by Federico Garcia Lorca
The bull does not know you, nor the fig tree,
nor the horses, nor the ants in your own house.
The child and the afternoon do not know you
because you have dead forever.
The shoulder of the stone does not know you
nor the black silk, where you are shuttered.
Your silent memory does not know you
because you have died forever
The autumn will come with small white snails,
misty grapes and clustered hills,
but no one will look into your eyes
because you have died forever.
Because you have died for ever,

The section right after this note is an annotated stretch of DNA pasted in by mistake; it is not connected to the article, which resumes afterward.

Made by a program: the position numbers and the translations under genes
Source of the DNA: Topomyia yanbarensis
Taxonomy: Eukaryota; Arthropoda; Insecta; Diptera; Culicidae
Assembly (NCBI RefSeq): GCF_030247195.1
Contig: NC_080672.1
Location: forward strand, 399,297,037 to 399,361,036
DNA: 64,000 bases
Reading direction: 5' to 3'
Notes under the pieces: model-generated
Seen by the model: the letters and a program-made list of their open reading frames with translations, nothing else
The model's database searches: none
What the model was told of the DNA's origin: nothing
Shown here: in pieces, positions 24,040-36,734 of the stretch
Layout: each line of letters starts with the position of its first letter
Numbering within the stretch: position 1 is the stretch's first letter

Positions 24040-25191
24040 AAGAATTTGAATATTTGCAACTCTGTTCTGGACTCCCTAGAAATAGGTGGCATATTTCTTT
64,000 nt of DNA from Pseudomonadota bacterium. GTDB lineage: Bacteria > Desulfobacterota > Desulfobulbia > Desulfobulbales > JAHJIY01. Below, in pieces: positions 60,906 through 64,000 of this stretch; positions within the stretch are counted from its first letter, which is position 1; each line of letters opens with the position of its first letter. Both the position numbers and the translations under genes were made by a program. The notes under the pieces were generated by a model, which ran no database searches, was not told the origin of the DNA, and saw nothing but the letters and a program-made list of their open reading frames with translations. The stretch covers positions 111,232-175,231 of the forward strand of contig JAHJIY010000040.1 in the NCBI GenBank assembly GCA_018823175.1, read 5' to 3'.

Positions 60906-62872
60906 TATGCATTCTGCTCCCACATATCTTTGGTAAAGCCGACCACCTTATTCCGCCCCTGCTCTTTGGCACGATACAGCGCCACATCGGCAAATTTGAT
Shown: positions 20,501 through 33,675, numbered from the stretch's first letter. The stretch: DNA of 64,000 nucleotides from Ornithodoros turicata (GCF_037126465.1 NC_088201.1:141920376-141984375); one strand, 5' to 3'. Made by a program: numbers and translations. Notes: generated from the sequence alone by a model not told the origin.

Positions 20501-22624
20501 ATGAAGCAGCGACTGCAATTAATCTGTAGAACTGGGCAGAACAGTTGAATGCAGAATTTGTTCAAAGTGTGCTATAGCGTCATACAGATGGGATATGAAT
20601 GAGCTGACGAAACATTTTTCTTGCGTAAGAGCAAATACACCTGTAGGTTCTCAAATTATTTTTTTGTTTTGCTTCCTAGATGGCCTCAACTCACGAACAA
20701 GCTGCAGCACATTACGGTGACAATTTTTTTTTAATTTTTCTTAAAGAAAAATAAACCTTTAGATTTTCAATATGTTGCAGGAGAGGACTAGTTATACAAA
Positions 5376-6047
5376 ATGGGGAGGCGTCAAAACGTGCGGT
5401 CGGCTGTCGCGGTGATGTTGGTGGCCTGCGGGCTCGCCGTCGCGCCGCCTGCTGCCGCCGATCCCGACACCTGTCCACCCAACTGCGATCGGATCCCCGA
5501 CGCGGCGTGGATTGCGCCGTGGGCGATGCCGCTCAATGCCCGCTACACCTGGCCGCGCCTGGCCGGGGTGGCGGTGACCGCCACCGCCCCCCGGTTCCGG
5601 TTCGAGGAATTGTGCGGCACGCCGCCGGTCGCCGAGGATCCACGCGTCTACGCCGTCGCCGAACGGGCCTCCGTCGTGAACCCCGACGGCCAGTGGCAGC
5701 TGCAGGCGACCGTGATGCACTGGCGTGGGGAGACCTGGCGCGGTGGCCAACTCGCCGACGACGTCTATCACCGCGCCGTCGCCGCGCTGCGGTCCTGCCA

like all the dead of the earth,
like all the dead who are forgotten
in a heap of lifeless dogs.
Nobady knows you. No. But I sing of you.
For posterity I sing of your profile and grace.
Of the signal maturity of your understanding.
Of your appetite for death and the taste of its mouth.
Of the sadness of your once valiant gaiety.
It will be a long time, if ever, before there is born
an Andalusian so true, so rich in adventure.
I sing of his elegance with words that groan,
and I remember a sad breeze through the olive trees.
Last updated April 01, 2011